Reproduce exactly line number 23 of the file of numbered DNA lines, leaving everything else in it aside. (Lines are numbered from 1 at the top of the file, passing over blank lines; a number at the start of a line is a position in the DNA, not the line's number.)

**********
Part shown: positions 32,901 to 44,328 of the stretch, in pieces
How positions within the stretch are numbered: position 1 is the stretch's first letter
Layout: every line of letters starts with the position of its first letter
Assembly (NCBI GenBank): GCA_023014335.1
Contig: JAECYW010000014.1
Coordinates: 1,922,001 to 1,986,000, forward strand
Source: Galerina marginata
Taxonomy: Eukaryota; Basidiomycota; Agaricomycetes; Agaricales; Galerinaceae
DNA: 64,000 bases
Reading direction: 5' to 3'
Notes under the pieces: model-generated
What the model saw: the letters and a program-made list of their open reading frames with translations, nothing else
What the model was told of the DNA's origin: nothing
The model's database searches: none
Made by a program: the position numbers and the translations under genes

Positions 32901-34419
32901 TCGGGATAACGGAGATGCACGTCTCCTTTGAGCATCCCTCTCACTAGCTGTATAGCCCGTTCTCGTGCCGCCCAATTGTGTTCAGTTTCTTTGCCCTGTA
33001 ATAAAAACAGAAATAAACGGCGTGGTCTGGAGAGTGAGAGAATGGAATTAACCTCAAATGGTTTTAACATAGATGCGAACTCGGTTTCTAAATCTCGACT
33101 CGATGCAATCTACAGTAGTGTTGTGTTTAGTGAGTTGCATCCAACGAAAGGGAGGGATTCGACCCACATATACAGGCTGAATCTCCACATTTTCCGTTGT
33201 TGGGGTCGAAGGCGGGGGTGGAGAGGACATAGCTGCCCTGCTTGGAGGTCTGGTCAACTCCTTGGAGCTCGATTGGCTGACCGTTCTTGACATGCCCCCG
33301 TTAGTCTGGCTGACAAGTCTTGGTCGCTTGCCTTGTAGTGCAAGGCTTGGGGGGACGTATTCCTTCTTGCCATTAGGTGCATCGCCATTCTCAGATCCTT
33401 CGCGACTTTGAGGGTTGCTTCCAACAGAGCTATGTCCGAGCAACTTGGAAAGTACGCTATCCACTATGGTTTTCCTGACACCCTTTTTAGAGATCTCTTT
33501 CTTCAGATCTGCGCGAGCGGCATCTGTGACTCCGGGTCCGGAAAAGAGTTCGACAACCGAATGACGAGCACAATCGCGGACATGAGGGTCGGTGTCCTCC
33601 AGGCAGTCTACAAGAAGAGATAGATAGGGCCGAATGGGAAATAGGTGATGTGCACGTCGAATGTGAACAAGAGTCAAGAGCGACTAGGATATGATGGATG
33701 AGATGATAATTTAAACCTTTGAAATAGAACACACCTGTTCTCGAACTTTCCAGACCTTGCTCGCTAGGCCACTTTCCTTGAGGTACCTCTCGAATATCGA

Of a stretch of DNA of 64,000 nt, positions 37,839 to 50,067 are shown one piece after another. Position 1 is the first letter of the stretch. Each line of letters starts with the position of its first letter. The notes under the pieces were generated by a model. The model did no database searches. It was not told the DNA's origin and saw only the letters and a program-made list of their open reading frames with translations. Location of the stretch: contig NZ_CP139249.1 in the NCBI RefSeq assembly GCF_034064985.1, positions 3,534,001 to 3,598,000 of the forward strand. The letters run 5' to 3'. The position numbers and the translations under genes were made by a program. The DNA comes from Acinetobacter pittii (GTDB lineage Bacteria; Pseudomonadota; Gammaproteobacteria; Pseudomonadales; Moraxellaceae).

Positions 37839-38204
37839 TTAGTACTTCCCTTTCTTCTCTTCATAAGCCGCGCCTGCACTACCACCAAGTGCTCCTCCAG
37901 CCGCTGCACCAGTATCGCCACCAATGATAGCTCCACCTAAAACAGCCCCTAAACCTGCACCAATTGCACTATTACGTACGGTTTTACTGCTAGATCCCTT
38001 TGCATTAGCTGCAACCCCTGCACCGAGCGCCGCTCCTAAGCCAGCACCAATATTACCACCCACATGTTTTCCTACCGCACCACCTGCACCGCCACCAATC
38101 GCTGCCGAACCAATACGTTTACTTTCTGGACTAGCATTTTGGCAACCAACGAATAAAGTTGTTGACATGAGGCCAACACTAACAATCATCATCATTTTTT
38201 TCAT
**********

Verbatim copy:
33501 CTTCAGATCTGCGCGAGCGGCATCTGTGACTCCGGGTCCGGAAAAGAGTTCGACAACCGAATGACGAGCACAATCGCGGACATGAGGGTCGGTGTCCTCC